However, Sharjeel attributes his success at the England tour to the preceding A team tour of UK which gave him invaluable experience of the often tricky English conditions.
Utter Khan-age: Sharjeel’s blade slays Ireland
“The tour was a great experience; it was my first tour of the UK, all this while I used to prefer playing in the T20 leagues in Dubai and to be honest, those tournaments were helpful and fairly competitive as well. But playing in the UK is altogether different, you are noticed and after I scored a century against England Lions, I was offered a contract by Essex County,” he explained.
Sharjeel Khan thanks the Almighty for his century. PHOTO: AFP
Eventually, Leicestershire succeeded in winning over the southpaw with an offer which was better compared to the one given by Essex and Sharjeel is eagerly looking forward to donning their colours in next year’s T20 Blast — the English T20 domestic competition.
“I was given a good offer by Leicestershire and it makes me happy that I have made an impression in the UK, next year promises to be even more exciting and I am already looking ahead, but for now my priority is to churn out more runs for my country,” he said.
Really impressed by Mickey Arthur’s knowledge of the game
During the A team tour, Sharjeel was helped by the advice of the head coach Basit Ali who is considered a shrewd cricket brain with a penchant of mostly making correct predictions. Coaches and mentors including Umar Rasheed, Iqbal Imam, Tauseef Ahmed and Grant Flower helped Sharjeel plan his game and training methods but Pakistan’s current head coach Mickey Arthur is the one who has made a big impression on the batsman.
Sharjeel Khan acknowledges the crowd after his century. PHOTO: AFP
“I am really impressed by Arthur’s knowledge of the game,” said Sharjeel. “The England series was my first experience under his coaching and I found him to be a great mentor and guide. He has immense knowledge and reads the game very well and his conduct with the players remained exceptional yet like all professionals he wants us to follow a tough work ethic.”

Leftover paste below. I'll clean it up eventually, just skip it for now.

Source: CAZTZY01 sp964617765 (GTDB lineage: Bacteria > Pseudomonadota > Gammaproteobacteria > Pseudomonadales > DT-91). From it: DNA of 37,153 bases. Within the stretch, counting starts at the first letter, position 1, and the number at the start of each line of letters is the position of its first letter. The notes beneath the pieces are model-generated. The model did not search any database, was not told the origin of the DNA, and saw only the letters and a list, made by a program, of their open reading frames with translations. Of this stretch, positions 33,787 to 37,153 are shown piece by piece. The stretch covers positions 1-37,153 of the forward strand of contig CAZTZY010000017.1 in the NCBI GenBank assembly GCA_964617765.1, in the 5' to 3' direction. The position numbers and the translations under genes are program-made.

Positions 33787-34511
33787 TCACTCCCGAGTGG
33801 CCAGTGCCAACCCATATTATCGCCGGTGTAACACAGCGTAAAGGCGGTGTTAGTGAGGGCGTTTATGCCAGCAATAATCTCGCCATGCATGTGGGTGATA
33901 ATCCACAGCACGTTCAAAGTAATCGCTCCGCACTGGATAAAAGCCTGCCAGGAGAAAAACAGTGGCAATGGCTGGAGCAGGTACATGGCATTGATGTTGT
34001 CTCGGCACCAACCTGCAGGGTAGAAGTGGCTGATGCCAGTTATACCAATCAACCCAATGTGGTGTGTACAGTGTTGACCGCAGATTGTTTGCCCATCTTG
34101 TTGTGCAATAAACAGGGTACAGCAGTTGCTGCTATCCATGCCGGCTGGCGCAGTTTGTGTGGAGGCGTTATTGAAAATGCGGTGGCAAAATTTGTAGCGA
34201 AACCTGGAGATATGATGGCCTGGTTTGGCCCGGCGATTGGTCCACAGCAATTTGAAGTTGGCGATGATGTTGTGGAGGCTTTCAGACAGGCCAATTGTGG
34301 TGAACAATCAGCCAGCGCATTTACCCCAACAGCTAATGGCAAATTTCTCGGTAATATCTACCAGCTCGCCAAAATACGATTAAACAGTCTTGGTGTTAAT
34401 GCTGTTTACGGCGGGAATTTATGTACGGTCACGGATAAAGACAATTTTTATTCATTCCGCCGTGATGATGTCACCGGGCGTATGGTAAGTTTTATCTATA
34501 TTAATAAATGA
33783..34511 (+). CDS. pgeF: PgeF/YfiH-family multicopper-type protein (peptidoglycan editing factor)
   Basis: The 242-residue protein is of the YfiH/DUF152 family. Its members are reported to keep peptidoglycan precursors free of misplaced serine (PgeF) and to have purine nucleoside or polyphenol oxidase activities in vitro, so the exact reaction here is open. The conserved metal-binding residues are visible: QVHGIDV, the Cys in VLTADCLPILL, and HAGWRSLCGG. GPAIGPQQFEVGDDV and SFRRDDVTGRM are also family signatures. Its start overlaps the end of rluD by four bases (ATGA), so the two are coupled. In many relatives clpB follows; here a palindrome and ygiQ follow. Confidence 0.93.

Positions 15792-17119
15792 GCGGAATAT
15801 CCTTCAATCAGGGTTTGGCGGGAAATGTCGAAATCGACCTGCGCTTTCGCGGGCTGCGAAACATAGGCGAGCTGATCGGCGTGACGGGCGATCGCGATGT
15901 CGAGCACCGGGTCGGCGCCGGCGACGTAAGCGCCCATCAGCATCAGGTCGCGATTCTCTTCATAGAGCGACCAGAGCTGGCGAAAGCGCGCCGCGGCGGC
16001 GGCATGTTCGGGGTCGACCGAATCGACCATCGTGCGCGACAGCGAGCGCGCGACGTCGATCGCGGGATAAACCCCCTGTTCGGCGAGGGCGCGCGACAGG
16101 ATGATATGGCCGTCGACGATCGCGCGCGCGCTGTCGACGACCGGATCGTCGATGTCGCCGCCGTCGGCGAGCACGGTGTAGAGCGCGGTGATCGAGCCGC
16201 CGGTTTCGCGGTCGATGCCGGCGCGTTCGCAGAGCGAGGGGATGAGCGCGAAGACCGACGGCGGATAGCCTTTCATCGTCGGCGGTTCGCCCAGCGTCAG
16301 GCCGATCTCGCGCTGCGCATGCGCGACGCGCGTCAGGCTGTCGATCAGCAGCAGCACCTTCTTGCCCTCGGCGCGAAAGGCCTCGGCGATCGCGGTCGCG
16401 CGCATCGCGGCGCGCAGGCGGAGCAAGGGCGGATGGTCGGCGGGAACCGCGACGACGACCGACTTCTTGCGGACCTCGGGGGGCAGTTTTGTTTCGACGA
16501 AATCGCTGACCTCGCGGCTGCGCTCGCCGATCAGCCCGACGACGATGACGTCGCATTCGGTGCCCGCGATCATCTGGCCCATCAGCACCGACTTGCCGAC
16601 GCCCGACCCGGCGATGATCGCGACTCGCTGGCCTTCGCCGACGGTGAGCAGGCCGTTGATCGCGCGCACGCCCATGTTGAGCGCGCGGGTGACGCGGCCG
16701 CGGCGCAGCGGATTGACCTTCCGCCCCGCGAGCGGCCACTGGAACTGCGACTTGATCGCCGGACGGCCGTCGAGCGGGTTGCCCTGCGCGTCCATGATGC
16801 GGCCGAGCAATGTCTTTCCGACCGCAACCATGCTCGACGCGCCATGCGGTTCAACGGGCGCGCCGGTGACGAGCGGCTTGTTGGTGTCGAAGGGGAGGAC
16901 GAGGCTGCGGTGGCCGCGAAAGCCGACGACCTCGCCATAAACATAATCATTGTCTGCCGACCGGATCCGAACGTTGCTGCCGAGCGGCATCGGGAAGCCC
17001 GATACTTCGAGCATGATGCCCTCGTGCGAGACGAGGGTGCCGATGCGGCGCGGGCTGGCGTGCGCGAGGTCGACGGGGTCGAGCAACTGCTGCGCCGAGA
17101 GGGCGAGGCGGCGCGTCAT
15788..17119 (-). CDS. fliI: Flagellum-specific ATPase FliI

Hope to carry on good batting form
Sharjeel capped off the UK tour for Pakistan team with a breathtaking, match-winning 107-run opening stand with Khalid Latif to ensure a nine-wicket win for the Men in Green in the one-off T20I game at Old Trafford a fortnight ago. His ODI comeback against Ireland was a special one too as he scored a blistering 152 before the exploits against England.
Pakistan steamroll England in one-off T20I by nine wickets
“I thoroughly enjoyed the century stand with Khalid and the innings against Ireland was fantastic too, since I kept a positive intent and backed my instincts against them, the feeling of scoring my first international century in Pakistan colours was second to none and I really now hope to continue scoring the runs in the series against the West Indies too,” said a hopeful Sharjeel.
Sharjeel Khan raises his bat to the spectators. PHOTO: AFP
Pakistan cricket fans and the rapidly evolving fan club of Sharjeel remain hopeful for more fireworks from the batsman and at least for now the mantra of see the ball, hit the ball is not going to change.
“I play the ball and not the bowler, and if the ball is in my zone, it has to go,” says Sharjeel.
This uncluttered mind set can indeed wreak havoc and bowlers around the world need to watch out!
Here is what Sharjeel and Latif did to England in the one-off T20I
Courtesy : Express Tribune